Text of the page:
Debt can be a handy financial tool, be it in the form of credit cards or loans. This tool helps you get things that you’d typically be unable to afford to pay for with cash like a home, your dream car, or an entertainment system. Even though you get to enjoy these things immediately, you’ll eventually have to pay the total amount back in full and with interest on top of it.
While most people are able to meet their monthly debt commitments, many people find themselves saddled with so much debt that they can’t make the monthly payments. After taking on so much debt, they find that their monthly income is eaten away by all their debt repayments. After deducting all those payments from their paycheck, there might be very little left for anything else.
Financial debt isn’t just about numbers on a page. It can also be damaging because of how it’s emotionally stressful, leading to anxiety and even depression. Having too much debt could make you feel scared, stressed, and even angry, all of which can affect your personal relationships as well.
So if you’re buried in debt, how can you start to fix this problem? For starters, you need to have a strategy, that is a detailed plan with a specific goal in mind using a proven method. There are many useful strategies out there that you can follow to manage and eventually pay off your debt, and the most important thing is to find one that works for you. Here, you’re going to learn about a commonly-used debt reduction strategy known as the Debt Snowball Method.
To understand the method, first, imagine a snowball. It starts off small, but as it keeps rolling it continuously increases in size. Soon enough, it becomes so big that it can knock down almost anything in its way. When it comes to the Debt Snowball Method, the ‘snowball’ in question refers to the money you use to pay your monthly debt repayments.
Here’s how it works:
The Debt Snowball Method focuses on paying off the smallest debt balance first. That means that while you pay the minimum amounts on all the others, you’ll be paying as much as you can to eliminate the smallest debt first, as quickly as possible.
As soon as the smallest debt is paid off completely, you can then shift your focus to the next smallest debt you have. Now that you’ve completed one debt repayment, you’ll have more money available to focus on whichever debt you’re eliminating next.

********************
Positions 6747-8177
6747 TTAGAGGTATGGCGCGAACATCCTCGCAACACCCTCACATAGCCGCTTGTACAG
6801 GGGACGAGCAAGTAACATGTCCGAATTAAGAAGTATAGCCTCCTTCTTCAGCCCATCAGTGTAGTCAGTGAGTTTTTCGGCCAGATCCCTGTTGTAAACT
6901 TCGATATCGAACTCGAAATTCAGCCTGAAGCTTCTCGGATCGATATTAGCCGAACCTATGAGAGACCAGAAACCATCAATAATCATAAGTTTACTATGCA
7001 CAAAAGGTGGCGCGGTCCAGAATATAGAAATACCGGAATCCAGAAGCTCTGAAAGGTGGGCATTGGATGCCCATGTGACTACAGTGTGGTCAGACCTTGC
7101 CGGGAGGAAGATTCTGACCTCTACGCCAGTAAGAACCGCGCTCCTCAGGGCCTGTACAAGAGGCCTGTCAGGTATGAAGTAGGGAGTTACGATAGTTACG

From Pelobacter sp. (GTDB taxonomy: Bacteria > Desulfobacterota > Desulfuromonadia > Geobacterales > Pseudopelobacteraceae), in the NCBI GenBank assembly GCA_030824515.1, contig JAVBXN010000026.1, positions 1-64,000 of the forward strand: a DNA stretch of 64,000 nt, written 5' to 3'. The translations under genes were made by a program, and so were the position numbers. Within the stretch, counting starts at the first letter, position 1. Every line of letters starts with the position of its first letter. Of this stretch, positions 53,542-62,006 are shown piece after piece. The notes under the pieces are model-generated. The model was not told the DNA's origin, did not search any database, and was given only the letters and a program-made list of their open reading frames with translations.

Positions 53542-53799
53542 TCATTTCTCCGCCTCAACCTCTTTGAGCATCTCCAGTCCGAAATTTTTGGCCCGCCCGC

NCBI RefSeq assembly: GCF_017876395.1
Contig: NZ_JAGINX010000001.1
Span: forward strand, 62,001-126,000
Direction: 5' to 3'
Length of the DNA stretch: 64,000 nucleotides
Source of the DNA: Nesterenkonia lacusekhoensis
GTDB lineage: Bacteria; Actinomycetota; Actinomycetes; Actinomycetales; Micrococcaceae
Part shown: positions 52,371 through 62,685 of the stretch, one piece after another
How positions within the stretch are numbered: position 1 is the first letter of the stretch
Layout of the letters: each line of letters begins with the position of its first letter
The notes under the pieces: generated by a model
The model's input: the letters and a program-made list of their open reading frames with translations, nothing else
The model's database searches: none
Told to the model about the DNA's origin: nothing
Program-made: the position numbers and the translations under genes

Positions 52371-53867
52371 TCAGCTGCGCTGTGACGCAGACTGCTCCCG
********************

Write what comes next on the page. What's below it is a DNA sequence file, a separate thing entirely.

Let’s take a look at a simple example. Let’s say that you have two credit cards and two loans with minimum repayments that you need to make every month. From your monthly income, you have RM 1,000 that you can use to repay your debts.
In this example, you have a total monthly minimum payment of RM 700, and with the budget that you’ve set, you’ll still have RM 300 remaining. What do you do with this extra money in your budget? After making all of the minimum payments, you’ll be putting that additional RM 300 towards your smallest debt, Credit Card A.
You’ll do this every month until Credit Card A is completely paid off. Once that’s done, your debt will then look like this:
What happens now is that the money you were using to pay Credit Card A can now be put towards your next smallest debt, Loan B, thereby repeating the process. As each debt is repaid, you can then roll over your extra money into larger and larger repayments!
There are a few reasons why this method is successful in assisting those struggling with debt.
Firstly, this method has positive effects on your mind and your emotions. As mentioned earlier, debt can be emotionally stressful, especially if you have multiple credit cards and loans to pay off at the same time. Following the Debt Snowball method, you’d be focusing on one debt at a time instead of feeling like you’re fighting all of them at once.
Second, this strategy keeps you motivated. When you eliminate the first debt and make progress, you’ll feel an immediate sense of achievement! It’s essential to feel this way because paying off your debt is a long-term process that takes discipline and dedication. Without progress to keep yourself motivated, paying off your credit cards and loans can feel like an endless battle that’s impossible to win. Targeting your smallest debts first allows you to feel that sense of progress sooner, keeping you driven to keep on going until all that debt is gone!
The third reason why this strategy is popular is that it makes thinking about debt simple, and that’s great for people who prefer focusing on just one thing at a time. Others might prefer going into greater detail, looking closely at the numbers and doing a lot of math. Is one approach better than the other? Not necessarily, as it’s very subjective. You should always figure out what works best for you. The Debt Snowball method might work for some, but not others. The ‘best’ debt strategy is whichever one you can follow consistently. It’s whichever one that helps you stay motivated to keep on going until you reach your ultimate goal: to eliminate all of your debt.
Before following this or any other debt management strategies, you’ll first need to gain a clear understanding of what your financial health is currently like. With your MyCTOS Score report, you’ll get a full snapshot of your debt and get tips on how to improve your credit score. Best of all, checking your CTOS score over time and watching it improve will motivate you even more as you continue working through all your debt!